Educational institutions in the UK exist within a nexus of legislation, government policy, funding bodies, market forces and more. When OSS Watch conducted its initial scoping study in November 2003 it was clear that market forces had already produced a mixed economy. Many institutions were deploying open source solutions, either in niche areas or more broadly. 53% of FE respondents identified cost as the most important reason for choosing open source solutions. For HE the most important consideration was interoperability, with cost a close second.
Between 2002 and 2004 the UK government conducted trials on open source use within government . The results of these trials were very positive. The report stated that
Open source software is a viable and credible alternative to proprietary software for infrastructure implementations, and for meeting the requirements of the majority of desktop users.
The policy established through consultation and as a result of the trials was published on 28 October 2004 . The key point for UK HE and FE in that policy is the following:
UK Government will consider OSS solutions alongside proprietary ones in IT procurements. Contracts will be awarded on a value for money basis.
There are other points concerning open source licensing of publicly-funded software development that are also important, but perhaps the procurement point is most significant in the present context. Where government leads, educational institutions are likely to follow (sometimes). But given the statistic I gave at the outset on the percentage of institutions that do not even mention free and open source software in their IT strategies, there is some way to go.
Fortunately this is not a government policy without a forward action plan. It comes as no surprise that the JISC is explicitly mentioned as one of the three groups, along with the Department for Trade and Industry (DTI) and the e-Government Unit (eGU), charged with disseminating information on open source licences, development and exploitation. OSS Watch is merely one of JISC's instruments for carrying this work forward.
At the outset I said that this article was about the critical choice factors that go in to institutional IT decision-making. These are many and various. Your choice of which software solution to adopt for a particular situation depends on your local situation and your goals. It is highly unlikely that any one solution will suit all cases. Moreover it is self-evident that given the range of factors that go into IT decision-making, there will be plenty of room for both proprietary and open source solutions.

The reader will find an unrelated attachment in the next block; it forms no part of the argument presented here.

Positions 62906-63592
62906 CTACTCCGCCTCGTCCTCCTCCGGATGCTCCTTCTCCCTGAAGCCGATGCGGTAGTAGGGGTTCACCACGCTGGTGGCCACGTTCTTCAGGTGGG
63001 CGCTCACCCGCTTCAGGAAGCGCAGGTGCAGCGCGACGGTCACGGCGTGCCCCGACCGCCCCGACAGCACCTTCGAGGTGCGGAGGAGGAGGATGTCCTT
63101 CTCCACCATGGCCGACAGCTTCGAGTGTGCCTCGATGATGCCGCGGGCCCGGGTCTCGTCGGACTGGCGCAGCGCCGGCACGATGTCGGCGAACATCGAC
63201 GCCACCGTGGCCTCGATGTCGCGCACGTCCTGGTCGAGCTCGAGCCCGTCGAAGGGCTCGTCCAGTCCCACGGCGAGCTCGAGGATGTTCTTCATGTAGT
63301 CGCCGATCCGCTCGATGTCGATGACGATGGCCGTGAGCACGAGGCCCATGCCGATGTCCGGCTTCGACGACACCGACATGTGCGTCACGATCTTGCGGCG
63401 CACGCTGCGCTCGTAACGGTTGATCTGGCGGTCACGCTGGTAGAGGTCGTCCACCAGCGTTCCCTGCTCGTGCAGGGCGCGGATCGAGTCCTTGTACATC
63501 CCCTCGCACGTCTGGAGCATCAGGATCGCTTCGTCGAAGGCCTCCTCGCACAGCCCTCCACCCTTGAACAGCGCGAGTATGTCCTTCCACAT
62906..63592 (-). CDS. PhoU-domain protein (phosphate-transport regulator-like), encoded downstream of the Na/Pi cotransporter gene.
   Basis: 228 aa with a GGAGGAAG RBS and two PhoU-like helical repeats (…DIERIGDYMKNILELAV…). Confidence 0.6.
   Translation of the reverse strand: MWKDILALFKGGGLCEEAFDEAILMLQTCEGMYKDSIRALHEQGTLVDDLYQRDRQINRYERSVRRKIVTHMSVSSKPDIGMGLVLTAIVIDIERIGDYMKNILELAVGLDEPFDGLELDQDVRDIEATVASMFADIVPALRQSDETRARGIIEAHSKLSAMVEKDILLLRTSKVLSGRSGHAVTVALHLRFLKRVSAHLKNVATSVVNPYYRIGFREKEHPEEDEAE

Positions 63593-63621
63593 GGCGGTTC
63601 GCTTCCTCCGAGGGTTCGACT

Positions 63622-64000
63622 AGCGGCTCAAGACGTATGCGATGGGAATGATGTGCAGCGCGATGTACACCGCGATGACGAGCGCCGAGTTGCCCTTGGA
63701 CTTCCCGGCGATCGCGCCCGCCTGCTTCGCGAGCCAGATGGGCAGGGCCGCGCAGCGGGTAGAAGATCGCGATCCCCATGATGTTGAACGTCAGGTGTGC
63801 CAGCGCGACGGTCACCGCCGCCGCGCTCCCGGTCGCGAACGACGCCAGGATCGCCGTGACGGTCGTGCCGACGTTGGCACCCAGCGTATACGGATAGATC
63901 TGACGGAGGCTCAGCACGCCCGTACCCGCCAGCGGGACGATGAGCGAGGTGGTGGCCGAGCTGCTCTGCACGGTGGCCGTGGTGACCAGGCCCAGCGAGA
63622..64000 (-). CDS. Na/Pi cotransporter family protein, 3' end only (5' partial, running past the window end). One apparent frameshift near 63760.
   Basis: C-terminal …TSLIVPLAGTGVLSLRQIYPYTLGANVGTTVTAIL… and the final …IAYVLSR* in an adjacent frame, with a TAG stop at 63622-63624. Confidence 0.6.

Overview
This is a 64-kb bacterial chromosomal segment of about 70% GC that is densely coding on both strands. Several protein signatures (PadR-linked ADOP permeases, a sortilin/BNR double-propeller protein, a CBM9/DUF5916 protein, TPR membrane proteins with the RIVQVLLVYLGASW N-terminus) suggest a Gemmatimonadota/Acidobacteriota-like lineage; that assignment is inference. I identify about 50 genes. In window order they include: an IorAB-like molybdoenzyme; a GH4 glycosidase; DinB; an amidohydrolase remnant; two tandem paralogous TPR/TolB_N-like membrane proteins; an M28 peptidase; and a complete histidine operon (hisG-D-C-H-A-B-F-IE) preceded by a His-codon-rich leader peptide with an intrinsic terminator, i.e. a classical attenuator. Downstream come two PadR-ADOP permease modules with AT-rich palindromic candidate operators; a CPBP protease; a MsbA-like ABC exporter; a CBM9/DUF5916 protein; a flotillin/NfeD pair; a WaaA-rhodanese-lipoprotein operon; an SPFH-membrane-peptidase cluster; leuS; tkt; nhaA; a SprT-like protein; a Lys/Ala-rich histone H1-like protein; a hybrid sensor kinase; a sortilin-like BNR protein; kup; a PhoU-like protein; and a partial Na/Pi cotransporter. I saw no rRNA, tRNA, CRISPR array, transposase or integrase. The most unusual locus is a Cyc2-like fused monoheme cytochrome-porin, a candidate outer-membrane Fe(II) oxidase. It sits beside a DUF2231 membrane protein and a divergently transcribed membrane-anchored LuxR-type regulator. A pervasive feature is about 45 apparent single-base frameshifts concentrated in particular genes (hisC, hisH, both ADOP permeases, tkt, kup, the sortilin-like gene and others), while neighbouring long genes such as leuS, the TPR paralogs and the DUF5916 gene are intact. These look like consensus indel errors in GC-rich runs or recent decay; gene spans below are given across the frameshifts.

The challenge, of course, is how to compare them. Certainly no single marker will suffice. Free and open source solutions will almost certainly win any comparison based on cost of software acquisition. Market lead sounds like a significant factor, but how do we determine market lead for software which may be deployed without being registered on an institution's licence register?  Institutions do a very good job of tracking the licences they are paying fees for, but a very bad job of tracking the licences for which no financial transaction appears in the ledger.
There are two routes forward, both of which fortunately can be taken at the same time.
As institutions begin to rethink their IT strategies in order to include consideration for open source solutions, they will also want to re-examine the principles that guide their strategy. These include a commitment to interoperability, a desire to make choices that militate against vendor lock-in, a step-wise movement toward modularity. Modularity here means creating the environment where a decision in one area does not dictate decisions in other areas. Each of these principles might be glossed as part of the effort to ensure freedom for institutions.
So, there is plenty of work to be done there on thinking through IT strategies. But equally there is practical work to be done comparing specific solutions. Fortunately, JISC has already been thinking along these lines. 2005 will see the release of an important study conducted by The University of Strathclyde on how to compare proprietary, in-house, and open source software solutions .
Free and open source software represents a viable alternative to proprietary software and UK institutions will be increasingly exploring the former in the next few years. To do this well, and fairly, they need to be equipped with both some fundamentals - so as to be clear about their terms - and some practical guidance. OSS Watch is working with colleges and universities across the country to answer their queries, raise awareness about free and open source software, and to develop the kinds of guidance materials that will assist with the difficult IT decisions that lie ahead.
Editor's note: readers may not have seen Support Models for Open Source Deployment
and OSS Watch Inaugural Conference: Open Source Deployment and Development.